Mike Barnes of Savills writes an interesting blog regarding data sharing between landlords and tenants.
Sharing of data is common in the retail property world where turnover rents have been a part of the landscape for many years. Landlords require tenants' data in order to ascertain the turnover element of the rent, which is calculated as a percentage of the tenant's turnover at the unit.
Sharing of data in office premises is a relatively new phenomenon. There is a natural reluctance on the part of individuals and businesses to share data with landlords. However, with the advent of smart buildings the sharing of data brings advantages to all the parties, improving efficiency and user experience and, ultimately, reducing costs and environmental impact.
The difficult part is recognising what is useful sharing and what is intrusive information gathering. It's all about balance. And that is something we are still learning.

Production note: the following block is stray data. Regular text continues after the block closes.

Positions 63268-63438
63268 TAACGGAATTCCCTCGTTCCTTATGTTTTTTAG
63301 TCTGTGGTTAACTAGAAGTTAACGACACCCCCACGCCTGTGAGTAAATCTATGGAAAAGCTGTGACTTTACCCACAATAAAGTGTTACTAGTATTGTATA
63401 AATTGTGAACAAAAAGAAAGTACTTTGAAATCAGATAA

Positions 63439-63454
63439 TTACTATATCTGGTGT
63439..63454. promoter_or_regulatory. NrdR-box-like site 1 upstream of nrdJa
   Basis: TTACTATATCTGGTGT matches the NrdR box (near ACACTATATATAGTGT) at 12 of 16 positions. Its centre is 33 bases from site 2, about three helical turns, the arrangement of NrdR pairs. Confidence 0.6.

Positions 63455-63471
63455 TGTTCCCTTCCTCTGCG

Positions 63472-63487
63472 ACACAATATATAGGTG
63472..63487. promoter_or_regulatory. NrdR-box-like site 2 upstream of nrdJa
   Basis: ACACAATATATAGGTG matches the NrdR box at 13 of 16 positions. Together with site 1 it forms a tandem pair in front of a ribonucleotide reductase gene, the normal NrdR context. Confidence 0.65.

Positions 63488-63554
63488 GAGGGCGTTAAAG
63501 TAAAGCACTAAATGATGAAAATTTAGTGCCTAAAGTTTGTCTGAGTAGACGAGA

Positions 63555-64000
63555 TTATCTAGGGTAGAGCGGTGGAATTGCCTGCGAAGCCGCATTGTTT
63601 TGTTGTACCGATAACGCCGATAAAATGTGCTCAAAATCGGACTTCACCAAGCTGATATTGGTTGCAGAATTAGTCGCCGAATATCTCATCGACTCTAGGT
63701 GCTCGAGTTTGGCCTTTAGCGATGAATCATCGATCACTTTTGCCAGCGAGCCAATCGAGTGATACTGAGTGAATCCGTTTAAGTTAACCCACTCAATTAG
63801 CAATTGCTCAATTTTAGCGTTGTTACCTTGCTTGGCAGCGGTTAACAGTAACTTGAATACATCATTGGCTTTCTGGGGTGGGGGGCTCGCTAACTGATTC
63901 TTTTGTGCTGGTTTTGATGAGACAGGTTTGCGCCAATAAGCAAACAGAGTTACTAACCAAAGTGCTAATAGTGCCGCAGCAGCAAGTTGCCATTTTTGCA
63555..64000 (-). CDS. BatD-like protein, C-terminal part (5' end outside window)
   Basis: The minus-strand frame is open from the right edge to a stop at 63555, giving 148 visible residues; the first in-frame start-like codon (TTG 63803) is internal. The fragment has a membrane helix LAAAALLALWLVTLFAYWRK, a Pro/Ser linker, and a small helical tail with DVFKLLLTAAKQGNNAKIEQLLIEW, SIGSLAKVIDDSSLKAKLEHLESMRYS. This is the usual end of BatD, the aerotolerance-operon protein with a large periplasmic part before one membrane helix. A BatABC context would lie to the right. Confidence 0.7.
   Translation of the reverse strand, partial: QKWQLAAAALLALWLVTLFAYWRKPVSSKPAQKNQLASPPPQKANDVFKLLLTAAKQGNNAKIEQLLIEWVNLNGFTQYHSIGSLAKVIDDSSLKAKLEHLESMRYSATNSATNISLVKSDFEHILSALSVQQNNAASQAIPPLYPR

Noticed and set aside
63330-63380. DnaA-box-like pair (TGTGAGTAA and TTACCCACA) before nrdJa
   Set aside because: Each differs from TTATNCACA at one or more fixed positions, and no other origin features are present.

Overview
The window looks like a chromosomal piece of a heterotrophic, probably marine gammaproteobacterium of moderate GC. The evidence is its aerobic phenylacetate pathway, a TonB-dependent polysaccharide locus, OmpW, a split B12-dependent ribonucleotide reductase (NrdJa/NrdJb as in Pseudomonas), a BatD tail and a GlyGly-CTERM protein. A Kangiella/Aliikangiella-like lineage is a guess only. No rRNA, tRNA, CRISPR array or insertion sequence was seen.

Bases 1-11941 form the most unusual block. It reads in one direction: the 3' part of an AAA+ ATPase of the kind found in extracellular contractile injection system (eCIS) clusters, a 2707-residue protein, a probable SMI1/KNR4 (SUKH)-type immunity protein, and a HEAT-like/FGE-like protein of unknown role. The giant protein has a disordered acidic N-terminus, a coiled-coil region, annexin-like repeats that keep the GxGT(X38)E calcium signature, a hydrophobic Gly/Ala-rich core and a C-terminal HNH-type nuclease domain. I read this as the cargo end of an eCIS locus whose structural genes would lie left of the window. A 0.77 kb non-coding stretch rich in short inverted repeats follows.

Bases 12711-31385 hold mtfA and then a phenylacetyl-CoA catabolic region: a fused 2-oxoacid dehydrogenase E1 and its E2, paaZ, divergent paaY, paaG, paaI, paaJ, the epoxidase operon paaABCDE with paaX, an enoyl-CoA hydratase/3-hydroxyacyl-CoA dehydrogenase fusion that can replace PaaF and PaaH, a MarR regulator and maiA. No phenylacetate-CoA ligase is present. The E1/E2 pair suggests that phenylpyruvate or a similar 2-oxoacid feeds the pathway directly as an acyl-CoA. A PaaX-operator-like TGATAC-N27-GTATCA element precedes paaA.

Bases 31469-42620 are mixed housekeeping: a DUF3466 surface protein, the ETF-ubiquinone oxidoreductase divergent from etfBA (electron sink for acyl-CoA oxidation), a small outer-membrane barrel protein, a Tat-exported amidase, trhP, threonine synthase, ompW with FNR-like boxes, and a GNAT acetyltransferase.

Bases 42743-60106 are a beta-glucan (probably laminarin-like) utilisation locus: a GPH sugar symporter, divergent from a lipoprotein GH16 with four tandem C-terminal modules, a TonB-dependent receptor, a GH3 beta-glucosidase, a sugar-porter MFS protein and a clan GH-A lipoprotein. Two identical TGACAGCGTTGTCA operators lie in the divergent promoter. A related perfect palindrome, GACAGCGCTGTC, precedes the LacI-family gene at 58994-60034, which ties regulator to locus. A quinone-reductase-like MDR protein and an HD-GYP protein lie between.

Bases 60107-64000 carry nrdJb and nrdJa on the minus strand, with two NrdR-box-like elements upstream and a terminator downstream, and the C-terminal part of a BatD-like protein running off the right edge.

In light of various scandals about how social media companies, and others, have been utilising users’ data, accepting data collection about tenant and employee behaviour is something that is still in the early stages in the UK and continental Europe. However, if done correctly, the benefits of using data for building efficiency are undeniable. For example, knowing when which parts of a building are being used can significantly reduce energy costs by only using lighting and heating when needed.